• Bartels, N. (1999). Book Reviews of Learning about Language Assessment: Dilemmas, Decisions, and Directions and New Ways of Classroom Assessment. TESL-EJ, 4, 2, retrieved from
  • Brindley, G. (1998). Assessing listening abilities. Annual Review of Applied Linguistics, 18, 171-191.
  • Brown, J.D. & Hudson, T. (1998). The alternatives in language assessment. TESOL Quarterly, 32, 653-675.
  • Canale, M. & Swain, M. (1980). Theoretical bases of communicative approaches to second language teaching and testing. Applied Linguistics, 80, 1-47.
  • Fulcher, G, & Davidson, F. (2009). Test architecture, test retrofit. Language Testing, 26, 123-144.
  • Harrison, M. (2006). Taking the teacher out of the test: Minimizing teacher participation in language testing. In M. Koyama & E. Skier (Eds.) More Autonomy You Ask (MAYA) . (pp. 137-146). Japan: JALT LD.
  • Huot, B. (1998). Toward a new theory of writing assessment. College Composition and Communication, 47, 549-566.
  • Inbar-Lourie, O. (2008). Constructing a language assessment knowledge base: A focus on language assessment courses. Language Testing, 25, 385-402
  • Kleinsasser, R. (2005). Transforming a postgraduate level assessment course: A second language teacher educator’s narrative. Prospect, 20, 77-102.
  • Lumley, T. & O’Sullivan, B. (2005). The effects of test-taker gender, audience and topic on task-performance in tape-mediated assessment of speaking. Language Testing, 22, 415-437.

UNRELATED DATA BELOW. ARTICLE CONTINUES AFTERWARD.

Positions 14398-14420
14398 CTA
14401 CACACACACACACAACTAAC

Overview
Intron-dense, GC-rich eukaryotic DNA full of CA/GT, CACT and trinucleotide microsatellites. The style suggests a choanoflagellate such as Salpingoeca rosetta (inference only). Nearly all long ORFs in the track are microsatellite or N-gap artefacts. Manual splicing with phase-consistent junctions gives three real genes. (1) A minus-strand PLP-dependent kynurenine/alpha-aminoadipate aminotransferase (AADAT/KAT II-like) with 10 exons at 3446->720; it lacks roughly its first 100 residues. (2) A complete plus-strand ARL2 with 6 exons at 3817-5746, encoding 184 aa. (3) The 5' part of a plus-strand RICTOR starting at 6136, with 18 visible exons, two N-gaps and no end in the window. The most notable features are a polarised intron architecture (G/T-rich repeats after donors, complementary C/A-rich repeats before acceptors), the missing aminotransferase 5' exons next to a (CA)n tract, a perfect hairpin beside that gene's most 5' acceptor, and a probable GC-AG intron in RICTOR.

• McNamara, T. (2001). Language assessment as social practice. Language Testing, 18, 333-349.
  • Mislevy, R., Steinberg, L. & Almond, R. (2002). Design and analysis in task-based language assessment. Language Testing, 19, 477-496.
  • Norris, J. (2000). Purposeful language assessment. Forum, 38.
  • Roever, C. (2001). Web-based language testing. Language Learning and Technology, 5.
  • Ross, S. (1998). Self-assessment in second language testing. Language Testing, 15, 1-20.
  • Stansfield, C. (1986). A history of the Test of Written English: A developmental year. Language Testing, 3, 224-234.
  • Trites, L. & McGroarty, M. (2005). Reading to learn and reading to integrate: New tasks for reading comprehension tests? Language Testing, 22, 174-210.
  • White, L. (2003). On the Nature of Interlanguage Representation: Universal Grammar in the Second Language. In C. Doughty & M. Long (Eds.) The Handbook of Second Language Acquisition (pp.19-42). USA: Blackwell.
  • Young, R. (2002). Discourse approaches to oral language assessment. Annual Review of Applied Linguistics, 22, 243-262.

Major Assignments

  • ReadingsWe will read a wide range of articles, books, and short fiction. Each week’s readings will be discussed during the next week’s class.